The Zurich Classic vaults two-man team play and much-needed variety back onto the PGA Tour schedule, and players have responded, Steve DiMeglio reports for USA Today.
Shoot, even Bubba is swooning.
“You're going to see a lot of smiles, a lot of laughing and a lot of enjoyment of the game of golf,” said Bubba Watson, who is playing with former Presidents Cup partner J.B. Holmes.
“Zurich and the PGA Tour, you take your hats off. How would you not want to be here for this event? For them to step out of the box and do something creative like this is pretty amazing.”
Jeff Babineau digs a little deeper to consider some of the pairings for Golfweek.com, but can't look past the powerhouse Gold-Silver Medal winning duo of Justin Rose and Henrik Stenson.
Initially I wasn't too wild about the novelty factor of European Challenge Tour player Chase Koepka receiving a sponsor's invite to play with brother Brooks. But given how many strong teams there are, it turns out that the Koepka's are one of the more fun stories to follow this week.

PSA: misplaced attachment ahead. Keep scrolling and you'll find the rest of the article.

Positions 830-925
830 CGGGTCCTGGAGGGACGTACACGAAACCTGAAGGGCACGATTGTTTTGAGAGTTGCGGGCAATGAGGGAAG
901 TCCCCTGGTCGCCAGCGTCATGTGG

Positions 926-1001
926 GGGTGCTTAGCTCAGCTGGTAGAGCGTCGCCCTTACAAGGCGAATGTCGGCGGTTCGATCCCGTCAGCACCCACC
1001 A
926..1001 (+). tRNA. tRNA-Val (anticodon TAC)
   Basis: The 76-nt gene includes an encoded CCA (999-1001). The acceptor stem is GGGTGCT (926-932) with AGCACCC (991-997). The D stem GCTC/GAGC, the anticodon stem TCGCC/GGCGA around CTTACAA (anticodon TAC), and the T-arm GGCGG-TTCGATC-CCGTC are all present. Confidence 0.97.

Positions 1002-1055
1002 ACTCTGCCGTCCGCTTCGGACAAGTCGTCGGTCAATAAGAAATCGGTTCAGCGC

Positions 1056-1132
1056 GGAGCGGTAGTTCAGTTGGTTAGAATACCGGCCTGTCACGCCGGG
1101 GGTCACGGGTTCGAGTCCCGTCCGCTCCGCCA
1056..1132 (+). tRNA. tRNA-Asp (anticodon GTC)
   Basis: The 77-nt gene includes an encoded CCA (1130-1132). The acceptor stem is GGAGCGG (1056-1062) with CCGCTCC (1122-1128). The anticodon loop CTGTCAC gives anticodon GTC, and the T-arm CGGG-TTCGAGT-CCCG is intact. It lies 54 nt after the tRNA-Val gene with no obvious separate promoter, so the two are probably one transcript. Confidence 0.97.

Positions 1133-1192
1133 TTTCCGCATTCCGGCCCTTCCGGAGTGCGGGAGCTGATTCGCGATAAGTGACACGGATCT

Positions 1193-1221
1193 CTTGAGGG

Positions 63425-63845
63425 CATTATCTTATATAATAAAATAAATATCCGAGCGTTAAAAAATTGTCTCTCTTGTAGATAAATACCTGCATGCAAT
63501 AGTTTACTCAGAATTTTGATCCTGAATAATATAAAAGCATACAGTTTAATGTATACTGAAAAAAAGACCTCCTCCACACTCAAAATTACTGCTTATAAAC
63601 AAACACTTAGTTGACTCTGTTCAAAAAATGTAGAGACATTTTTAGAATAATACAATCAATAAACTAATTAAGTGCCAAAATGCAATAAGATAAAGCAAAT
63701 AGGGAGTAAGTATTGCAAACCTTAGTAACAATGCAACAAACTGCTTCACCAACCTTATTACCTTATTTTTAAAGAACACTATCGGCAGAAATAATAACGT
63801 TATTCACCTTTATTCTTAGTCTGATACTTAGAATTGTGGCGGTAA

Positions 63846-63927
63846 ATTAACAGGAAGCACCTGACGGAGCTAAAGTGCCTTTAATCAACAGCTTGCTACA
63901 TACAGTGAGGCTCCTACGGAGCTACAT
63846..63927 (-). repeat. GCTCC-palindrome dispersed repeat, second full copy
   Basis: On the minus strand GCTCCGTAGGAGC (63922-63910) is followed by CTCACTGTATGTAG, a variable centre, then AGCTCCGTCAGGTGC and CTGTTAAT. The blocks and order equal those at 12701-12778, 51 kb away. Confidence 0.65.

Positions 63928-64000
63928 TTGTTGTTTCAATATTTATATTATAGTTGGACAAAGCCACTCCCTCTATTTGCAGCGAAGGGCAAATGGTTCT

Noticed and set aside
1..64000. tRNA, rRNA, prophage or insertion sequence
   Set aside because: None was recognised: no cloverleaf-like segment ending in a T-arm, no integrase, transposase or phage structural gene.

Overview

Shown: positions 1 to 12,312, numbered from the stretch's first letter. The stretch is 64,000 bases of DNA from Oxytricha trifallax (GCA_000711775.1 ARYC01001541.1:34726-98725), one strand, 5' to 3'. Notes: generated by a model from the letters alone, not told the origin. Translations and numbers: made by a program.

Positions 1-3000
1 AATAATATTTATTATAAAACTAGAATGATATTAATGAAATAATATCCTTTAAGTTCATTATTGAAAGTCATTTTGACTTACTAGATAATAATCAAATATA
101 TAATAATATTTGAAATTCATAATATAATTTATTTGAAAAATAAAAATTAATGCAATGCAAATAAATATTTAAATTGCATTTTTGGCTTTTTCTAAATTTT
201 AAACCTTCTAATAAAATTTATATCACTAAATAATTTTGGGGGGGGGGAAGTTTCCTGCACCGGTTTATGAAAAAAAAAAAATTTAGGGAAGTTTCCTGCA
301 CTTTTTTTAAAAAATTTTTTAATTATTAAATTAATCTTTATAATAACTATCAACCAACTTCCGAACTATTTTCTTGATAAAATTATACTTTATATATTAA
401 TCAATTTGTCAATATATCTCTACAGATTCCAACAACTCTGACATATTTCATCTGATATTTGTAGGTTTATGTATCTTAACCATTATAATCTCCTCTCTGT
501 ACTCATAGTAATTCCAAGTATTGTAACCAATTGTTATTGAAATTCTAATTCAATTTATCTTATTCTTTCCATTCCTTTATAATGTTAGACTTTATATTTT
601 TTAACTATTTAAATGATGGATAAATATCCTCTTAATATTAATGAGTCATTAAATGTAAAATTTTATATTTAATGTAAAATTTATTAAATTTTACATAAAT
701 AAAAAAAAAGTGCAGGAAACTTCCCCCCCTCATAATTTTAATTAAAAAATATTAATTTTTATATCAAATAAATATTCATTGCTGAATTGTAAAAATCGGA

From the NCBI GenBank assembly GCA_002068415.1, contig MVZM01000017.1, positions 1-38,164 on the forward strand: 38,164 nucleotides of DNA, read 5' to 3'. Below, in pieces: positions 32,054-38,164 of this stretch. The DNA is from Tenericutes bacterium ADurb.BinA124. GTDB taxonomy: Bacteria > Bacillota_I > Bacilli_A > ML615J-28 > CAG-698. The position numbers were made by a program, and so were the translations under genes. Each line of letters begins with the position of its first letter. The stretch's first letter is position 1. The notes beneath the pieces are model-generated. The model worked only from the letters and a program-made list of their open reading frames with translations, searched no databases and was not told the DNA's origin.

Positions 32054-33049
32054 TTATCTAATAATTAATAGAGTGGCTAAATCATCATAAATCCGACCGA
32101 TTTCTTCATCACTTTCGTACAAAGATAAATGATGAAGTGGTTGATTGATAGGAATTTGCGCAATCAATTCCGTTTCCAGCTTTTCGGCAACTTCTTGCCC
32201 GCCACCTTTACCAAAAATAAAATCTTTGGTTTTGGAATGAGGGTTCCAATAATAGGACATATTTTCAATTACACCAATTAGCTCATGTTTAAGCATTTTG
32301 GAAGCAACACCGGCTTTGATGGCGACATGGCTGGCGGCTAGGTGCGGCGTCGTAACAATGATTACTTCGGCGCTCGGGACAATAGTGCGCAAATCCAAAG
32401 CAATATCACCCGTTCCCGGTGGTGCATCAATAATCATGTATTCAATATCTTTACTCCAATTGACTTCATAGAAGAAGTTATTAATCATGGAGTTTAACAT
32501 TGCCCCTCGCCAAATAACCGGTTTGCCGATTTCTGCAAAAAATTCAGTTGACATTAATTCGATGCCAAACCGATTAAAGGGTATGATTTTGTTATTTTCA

Josh Berhow reports for Golf.com.
"We could either kill each other or it could be an awesome week," said Brooks.
Not long after the announcement that this year's Zurich Classic would be changed to a two-person team event, Brooks Koepka, 26, inquired about his younger brother, 23-year-old Chase, joining his team. He was granted an exemption and will make his first PGA Tour start this week in New Orleans. He previously played at the University of South Florida and has played on the European and Challenge tours since.
"It will be fun," Brooks Koepka said. "The whole family is here, so it will be neat for them."
You know how I feel.
One key to the week: how will television tell the stories of how the teams were formed (Ben Everill and Mike McAllister did a lot of the hard work here for PGATour.com, including confirmation of the Spieth-Palmer lost friendly wager story that's been circulating). They must also try to capture some of the inside-the-ropes dynamics of foursomes and best-ball play that we don't get with individual stroke play. On-course reporters and good research will be key to telling the many stories like those of the Koepka's.
PGA Tour Live begins coverage at 9 am ET. Golf Channel coverage begins at 3:30 pm ET.
The PGATour.com breakdown of how the format works and other FAQ's you might have.